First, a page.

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Pacific Southwest, Region 9

Serving: Arizona, California, Hawaii, Nevada, Pacific Islands, 148 Tribes


Clean Air

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Satellite image of Northern California during 2008 fires (indicated by red-dotted . areas).
Navajo Nation skyline.
Air pollution trapped over the Morongo Band of Cahuilla Indians Reservation.
Salt River Pima Maricopa Indian Community Air Monitoring Site.
Pacific Southwest Tribes Located in Air Quality Non-Attainment Areas
Non-Attainment: Areas of the country where air pollution consistently exceed the national ambient air quality standards may be designated "non-attainment."
27 tribes received EPA support for air quality activities. 25 of them are operating a total of 69 air monitors.

Tribal issues were at the forefront for EPA’s Pacific Southwest Air Division this year. When tribal members are exposed to poor air quality, their health suffers. EPA worked with many tribal partners to work towards tribal air program goals. Working together, tribes and EPA have made significant progress.

Tribal Air Funding

To improve air quality in Indian Country, EPA provides resources to tribes to identify problems, educate tribal staff and communities, and work with states to reduce air pollution. In 2008, EPA awarded 27 tribal air grants, for a total of just over $3 million. In addition, EPA awarded three radon grants to tribes. Three tribes also conducted air assessments with additional funding from their General Assistance Program (GAP) grants.

The Gila River Indian Community and the Navajo Nation received grants from EPA’s Community Action for Renewed Environment (CARE). This is a national effort to help communities identify and reduce exposures to toxic pollutants. The program focuses on building local partnerships and includes technical support from EPA on assessing and prioritizing toxic sources, identifying solutions, and helping projects become self-sustaining.

Tribe Collaboration

EPA continues to encourage collaboration between tribes. One good example is the Joint Air Toxics Assessment Project in Phoenix, Arizona, which involves many state, local, and tribal stakeholders. Some tribes, like the Pala and La Jolla Bands in Southern California, leveraged their resources cooperatively by sharing monitoring equipment and information.

Tribal Air Monitoring

With EPA funding, 25 tribes are currently monitoring for particulate matter (PM), ozone, or air toxics. Tribes are also working to enter their monitoring data into EPA’s national Air Quality System (AQS). Sixteen tribes are now successfully submitting data. Because these tribes are submitting data, EPA has a better understanding of air quality in Indian Country. One important use of this data is when EPA sets national air standards, and determines whether states and tribes meet those standards or not.

In response to the fierce California fire season during the summer of 2008, the California Air Resources Board (CARB) worked with EPA to set up a PM2.5 monitor in Orleans in California’s North Coast region, which is now retrieving and reporting data. This was at the request of the Karuk Tribe, in the area hardest hit by the fires.

New Standards for Fine Particulate Matter (PM2.5) and Ozone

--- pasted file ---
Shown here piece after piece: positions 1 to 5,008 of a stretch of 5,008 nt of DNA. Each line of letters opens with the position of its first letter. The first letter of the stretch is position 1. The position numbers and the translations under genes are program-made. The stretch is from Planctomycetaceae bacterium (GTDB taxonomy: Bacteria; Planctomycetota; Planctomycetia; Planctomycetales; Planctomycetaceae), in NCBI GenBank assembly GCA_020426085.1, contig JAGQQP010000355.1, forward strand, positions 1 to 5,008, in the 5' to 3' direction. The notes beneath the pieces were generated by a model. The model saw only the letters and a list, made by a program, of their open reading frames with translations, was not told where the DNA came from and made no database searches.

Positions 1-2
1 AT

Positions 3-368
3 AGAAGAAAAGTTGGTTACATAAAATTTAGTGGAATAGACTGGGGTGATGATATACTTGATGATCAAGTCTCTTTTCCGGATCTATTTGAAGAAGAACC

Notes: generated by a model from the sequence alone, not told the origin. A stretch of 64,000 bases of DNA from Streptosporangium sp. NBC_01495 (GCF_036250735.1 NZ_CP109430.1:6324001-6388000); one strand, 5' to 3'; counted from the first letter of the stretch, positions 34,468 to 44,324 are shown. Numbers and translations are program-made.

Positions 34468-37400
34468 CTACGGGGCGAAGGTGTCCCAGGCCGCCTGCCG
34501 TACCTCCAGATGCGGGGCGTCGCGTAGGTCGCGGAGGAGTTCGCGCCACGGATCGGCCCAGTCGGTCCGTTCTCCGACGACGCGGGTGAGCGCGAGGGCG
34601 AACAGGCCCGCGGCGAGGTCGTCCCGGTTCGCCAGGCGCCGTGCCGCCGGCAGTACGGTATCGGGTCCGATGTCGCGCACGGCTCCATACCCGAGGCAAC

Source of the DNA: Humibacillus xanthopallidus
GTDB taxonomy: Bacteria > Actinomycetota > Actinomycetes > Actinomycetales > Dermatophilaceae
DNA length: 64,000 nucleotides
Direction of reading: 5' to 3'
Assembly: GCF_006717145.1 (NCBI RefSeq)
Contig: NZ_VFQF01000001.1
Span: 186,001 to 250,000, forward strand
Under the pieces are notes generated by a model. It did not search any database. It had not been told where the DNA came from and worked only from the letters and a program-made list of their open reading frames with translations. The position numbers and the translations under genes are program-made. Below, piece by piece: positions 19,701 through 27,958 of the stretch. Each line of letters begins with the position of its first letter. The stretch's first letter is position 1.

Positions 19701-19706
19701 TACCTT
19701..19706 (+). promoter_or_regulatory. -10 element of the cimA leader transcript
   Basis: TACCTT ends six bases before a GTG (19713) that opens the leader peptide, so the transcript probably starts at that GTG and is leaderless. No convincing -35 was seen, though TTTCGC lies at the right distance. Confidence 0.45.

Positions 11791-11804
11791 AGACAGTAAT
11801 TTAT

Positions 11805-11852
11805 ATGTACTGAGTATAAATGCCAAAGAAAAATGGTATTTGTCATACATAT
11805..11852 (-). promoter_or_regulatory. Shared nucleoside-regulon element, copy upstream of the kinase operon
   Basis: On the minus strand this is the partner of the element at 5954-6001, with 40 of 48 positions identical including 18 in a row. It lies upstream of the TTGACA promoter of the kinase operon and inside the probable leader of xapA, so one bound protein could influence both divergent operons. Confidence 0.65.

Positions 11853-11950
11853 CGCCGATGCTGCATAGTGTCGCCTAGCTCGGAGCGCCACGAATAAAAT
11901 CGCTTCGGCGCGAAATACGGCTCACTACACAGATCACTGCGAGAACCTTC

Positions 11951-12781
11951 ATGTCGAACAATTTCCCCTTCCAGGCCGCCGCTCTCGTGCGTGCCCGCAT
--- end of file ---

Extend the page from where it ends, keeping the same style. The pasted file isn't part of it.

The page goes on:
In 2008, EPA set a more stringent national standard for fine particulate matter (PM2.5) – particles that are smaller than the width of a human hair. EPA anticipates that a number of tribes will be in areas that do not meet the new standards. Where this occurs, the state or local agency will be required to develop a plan to meet the standards. Affected tribes can participate in the planning process.

In 2008, EPA also set a new, more stringent national standard for ozone at 0.075 parts per million (the previous level was 0.08 ppm). The new level is lower to better protect human health. States and tribes had until March 2009 to submit recommendations to EPA, stating whether they think their area meets the standard or not. In 2010, EPA will publish a final determination stating which areas meet the new ozone standard, and which do not.

Tribal Regulatory Development

As tribal air programs mature, some tribes are working on regulatory development. EPA is in the process of approving an eligibility determination for the Gila River Indian Community’s Tribal Implementation Plan (TIP), under the Clean Air Act (CAA). The TIP will allow for federal enforceability of the tribe’s regulatory program and will delegate many of EPA’s air programs to the tribe.

In 2008, EPA approved eligibility determinations for the Pala Band of Mission Indians and the Salt River Pima Maricopa Indian Community to be notified when large sources of air pollution are sited or modified within 50 miles of the reservation. The Salt River Pima Maricopa Indian Community has also received eligibility for CAA Section 105 funding, and to submit air standard attainment designation recommendations to EPA in a manner similar to a state.

Permitting Issues

In 2006, EPA proposed two new air rules for Indian country that would implement New Source Review (NSR) requirements for permitting new and modified sources of air pollution. In 2008, EPA continued to develop the rules, which are expected to be finalized in the summer of 2009.

EPA is working to inform tribes about possible permitting requirements on their reservations. Two information sheets detailing requirements for air permits for different sources in Indian Country can be found in the Regional Information section.

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